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Nats' Redding Proceeds With Caution

Tim Redding, shown last season, had his best outing of the spring yesterday, but he is pragmatic after struggling in camp a year ago.
Tim Redding, shown last season, had his best outing of the spring yesterday, but he is pragmatic after struggling in camp a year ago. (By Greg Fiume -- Getty Images)

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By Barry Svrluga
Washington Post Staff Writer
Friday, March 14, 2008

VIERA, Fla., March 13 -- When the ball landed in the glove of Washington Nationals center fielder Lastings Milledge on Thursday night, Tim Redding walked slowly off the mound and back to the dugout. There, Manny Acta -- a man who served as his manager in Class A ball, and was there to help shepherd him back to the majors last summer -- shook his hand, patted him on the back and sent him to the showers, a job well done.

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When discussions about the Nationals' still-forming rotation take place -- and they do so frequently this spring -- they usually begin with Shawn Hill's right forearm or John Patterson's potential. Prospects such as Collin Balester, Ross Detwiler and Garrett Mock have garnered attention since camp convened a month ago.

And through it all, Redding has quietly come to the clubhouse, gotten his work in, showered and gone home. Thursday night, he had his best outing of the spring, five innings of one-hit, one-walk ball against the Florida Marlins, a performance in which the Marlins went hitless through four innings.

Such results, still with more than two weeks to go before the season opener, can easily be dismissed if his next two starts are poor. Indeed, Redding's previous outing was a three-inning, five-run disaster marred by a fierce wind blowing out to right. This is something the 30-year-old understands. He went through a horrendous spring a year ago -- we'll get to that -- and he arrived here last month a different person. It would seem, to anyone who has watched him throw, that he should be penciled into the rotation. He is far more cautious.

"The way I'm throwing the ball here, I'd like to carry it over into the regular season," Redding said. "But at the same time, I know on any given day, I can get my brains beat in."

This is the voice of a realist. And if last spring didn't show Redding the inherently fragile nature of a baseball career, nothing will. He was chosen in the Nationals' offseason, bargain-basement shopping binge and granted one of the best chances to make a rotation that included exactly zero established starters.

"Last spring was obviously a flea market," Redding said. "There were so many spots open for grabs. . . . You sit back and go, 'Okay, all I got to do is be healthy, throw the ball decent and I'm on the team.' But at the same time, you have a bad outing, and all of a sudden you're like, 'All right, seriously, if I can't make this team, I can't make it anywhere.' "

Redding had more than one bad outing last spring, and each lousy performance seemed to beget another. Midway through spring training, a wide-open situation didn't include Redding.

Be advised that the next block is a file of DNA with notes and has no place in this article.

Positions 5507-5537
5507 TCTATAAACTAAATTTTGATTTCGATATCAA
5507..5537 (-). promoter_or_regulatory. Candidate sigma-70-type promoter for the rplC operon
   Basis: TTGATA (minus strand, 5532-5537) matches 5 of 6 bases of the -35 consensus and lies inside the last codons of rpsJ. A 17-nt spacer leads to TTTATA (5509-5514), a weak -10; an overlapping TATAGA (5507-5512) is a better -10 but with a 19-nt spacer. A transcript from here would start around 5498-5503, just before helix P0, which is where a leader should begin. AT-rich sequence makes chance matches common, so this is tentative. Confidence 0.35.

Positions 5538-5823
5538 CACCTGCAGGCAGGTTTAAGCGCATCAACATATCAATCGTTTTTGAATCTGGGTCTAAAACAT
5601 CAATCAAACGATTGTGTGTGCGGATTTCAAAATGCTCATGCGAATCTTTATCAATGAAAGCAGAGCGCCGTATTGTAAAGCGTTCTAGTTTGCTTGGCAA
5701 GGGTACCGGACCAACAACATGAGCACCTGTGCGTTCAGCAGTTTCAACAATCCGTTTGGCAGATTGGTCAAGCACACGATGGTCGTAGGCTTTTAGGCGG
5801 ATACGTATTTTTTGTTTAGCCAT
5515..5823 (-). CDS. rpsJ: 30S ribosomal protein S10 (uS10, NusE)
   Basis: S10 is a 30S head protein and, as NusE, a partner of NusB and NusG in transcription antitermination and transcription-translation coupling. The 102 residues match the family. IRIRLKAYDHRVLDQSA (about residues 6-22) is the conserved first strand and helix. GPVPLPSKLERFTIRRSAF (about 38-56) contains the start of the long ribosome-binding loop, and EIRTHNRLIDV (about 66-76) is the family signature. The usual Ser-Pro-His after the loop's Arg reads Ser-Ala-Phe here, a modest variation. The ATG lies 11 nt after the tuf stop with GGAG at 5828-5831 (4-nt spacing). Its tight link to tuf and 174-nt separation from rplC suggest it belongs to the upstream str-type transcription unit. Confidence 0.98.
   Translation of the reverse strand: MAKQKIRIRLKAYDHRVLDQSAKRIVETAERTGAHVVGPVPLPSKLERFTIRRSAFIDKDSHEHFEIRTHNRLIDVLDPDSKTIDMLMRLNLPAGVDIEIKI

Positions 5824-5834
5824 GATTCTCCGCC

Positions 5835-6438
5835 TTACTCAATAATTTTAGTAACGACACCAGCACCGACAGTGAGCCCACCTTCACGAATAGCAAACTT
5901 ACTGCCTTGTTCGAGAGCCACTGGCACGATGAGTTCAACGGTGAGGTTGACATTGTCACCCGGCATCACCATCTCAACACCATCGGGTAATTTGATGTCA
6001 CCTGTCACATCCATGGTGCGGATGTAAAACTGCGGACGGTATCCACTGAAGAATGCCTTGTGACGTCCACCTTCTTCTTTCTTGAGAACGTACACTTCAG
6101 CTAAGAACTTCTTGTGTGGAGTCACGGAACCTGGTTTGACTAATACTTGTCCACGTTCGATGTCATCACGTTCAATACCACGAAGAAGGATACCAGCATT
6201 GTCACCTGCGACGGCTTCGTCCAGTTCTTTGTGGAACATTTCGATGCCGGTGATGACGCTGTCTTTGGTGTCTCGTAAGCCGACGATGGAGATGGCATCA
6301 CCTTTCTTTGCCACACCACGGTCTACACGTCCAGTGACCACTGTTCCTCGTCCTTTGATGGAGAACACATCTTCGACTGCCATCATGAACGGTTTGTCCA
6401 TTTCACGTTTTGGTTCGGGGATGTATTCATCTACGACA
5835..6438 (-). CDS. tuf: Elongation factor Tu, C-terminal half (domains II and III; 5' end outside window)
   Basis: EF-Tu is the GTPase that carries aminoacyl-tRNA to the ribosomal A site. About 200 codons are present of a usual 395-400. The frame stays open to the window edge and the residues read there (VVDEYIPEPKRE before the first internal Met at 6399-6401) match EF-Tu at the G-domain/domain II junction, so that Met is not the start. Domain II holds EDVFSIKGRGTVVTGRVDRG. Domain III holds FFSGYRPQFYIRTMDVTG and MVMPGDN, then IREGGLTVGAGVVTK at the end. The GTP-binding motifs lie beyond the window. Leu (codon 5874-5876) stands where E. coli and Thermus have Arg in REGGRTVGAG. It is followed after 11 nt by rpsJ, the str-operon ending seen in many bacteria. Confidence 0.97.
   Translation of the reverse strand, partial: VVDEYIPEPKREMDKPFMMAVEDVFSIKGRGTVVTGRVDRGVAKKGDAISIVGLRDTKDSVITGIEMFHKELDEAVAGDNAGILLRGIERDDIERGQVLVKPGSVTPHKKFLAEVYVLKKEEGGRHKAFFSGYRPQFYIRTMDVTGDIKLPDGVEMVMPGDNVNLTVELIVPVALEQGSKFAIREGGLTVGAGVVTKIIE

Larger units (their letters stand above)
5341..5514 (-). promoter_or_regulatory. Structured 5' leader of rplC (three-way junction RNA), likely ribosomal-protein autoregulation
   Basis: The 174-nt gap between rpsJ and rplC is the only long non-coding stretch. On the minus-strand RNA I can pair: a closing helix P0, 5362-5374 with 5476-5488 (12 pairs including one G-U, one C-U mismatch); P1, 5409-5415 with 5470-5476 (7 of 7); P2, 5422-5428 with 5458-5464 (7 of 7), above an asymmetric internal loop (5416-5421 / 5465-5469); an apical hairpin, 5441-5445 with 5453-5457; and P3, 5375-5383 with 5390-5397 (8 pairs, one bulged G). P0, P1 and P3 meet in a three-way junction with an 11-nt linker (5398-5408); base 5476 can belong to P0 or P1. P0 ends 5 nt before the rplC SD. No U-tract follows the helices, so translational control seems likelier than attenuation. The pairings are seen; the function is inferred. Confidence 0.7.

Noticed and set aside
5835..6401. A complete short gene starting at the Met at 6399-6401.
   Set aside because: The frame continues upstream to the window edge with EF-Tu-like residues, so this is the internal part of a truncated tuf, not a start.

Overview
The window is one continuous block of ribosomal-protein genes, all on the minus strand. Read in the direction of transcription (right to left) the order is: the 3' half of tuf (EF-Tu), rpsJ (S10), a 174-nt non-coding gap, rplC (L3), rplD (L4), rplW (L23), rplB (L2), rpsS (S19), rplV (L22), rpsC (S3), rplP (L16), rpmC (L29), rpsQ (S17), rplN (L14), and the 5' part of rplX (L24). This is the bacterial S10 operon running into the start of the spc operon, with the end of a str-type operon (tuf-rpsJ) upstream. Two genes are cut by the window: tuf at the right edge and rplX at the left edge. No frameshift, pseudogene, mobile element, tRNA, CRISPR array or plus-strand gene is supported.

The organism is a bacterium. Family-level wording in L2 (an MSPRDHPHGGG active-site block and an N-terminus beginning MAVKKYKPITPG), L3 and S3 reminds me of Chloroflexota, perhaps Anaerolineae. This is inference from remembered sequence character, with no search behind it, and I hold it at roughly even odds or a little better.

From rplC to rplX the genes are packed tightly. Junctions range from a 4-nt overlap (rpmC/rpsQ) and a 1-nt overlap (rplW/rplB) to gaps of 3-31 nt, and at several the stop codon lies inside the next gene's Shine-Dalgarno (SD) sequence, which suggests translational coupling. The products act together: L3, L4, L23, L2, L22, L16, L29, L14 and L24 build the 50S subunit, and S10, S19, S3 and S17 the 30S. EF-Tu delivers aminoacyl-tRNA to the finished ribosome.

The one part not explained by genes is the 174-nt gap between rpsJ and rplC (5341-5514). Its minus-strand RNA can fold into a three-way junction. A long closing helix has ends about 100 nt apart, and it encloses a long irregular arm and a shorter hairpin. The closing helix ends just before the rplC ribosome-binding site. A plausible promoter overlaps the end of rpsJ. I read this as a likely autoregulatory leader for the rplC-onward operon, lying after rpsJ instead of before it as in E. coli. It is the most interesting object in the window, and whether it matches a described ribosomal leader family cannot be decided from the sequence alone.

"I think he just thought about it too much," Acta said earlier this spring. "I think he wasn't being himself."

So anonymously, he went to Class AAA Columbus, essentially trying to salvage his career. Players who are, as Redding said, "4-A players" -- those with the talent to perform in the minors, but who shrivel in the majors -- only get so many chances. And when Redding gave up 12 earned runs in 1 2/3 innings in one of his starts for the Clippers, he was teetering on the edge of a baseball life.

"I kept pressing and pressing and pressing," Redding said. "The more times you see a guy press in a game, in any kind of sport, more times than not they're going to fail."

But one of the reasons the Nationals are building depth with starting pitching -- and they are now in a position where they may have pitchers in their early 20s filling out the rotation at Columbus -- is because injuries are inevitable. By early July of last year, they were desperate enough to turn to a pitcher who had a 5.32 ERA and a .304 opponents' batting average. They turned to Redding.

What happened next was impossible to predict.

"Fifteen starts with an ERA in the 3s," General Manager Jim Bowden said. "That's good enough for me."

Redding was not dominant for the Nationals, and he only pitched more than six innings in six of his 15 starts. But he was effective. He posted a 3.62 ERA. He gave up more than three runs in an outing just three times, and he was never truly shelled.

Now, he looks the part of a major league pitcher. There are questions throughout the Nationals' rotation, and no one has absolutely nailed down a spot. But Acta has been clear: Redding would have to pitch himself out of the rotation, not rocket his way into it. Immediately after his five-run outing against Houston last week, he said he wanted to "flush" the performance, because he was throwing the ball too well to let it bother him.

Thursday night, he threw it well again. Fragile a year ago, he is trying to forget that experience -- even as it sits there, in the back of his mind.

"I'm excited," Redding said. "But at the same time, I realize: Just keep myself humble, keep myself back in the shadows, and go out and do my job."


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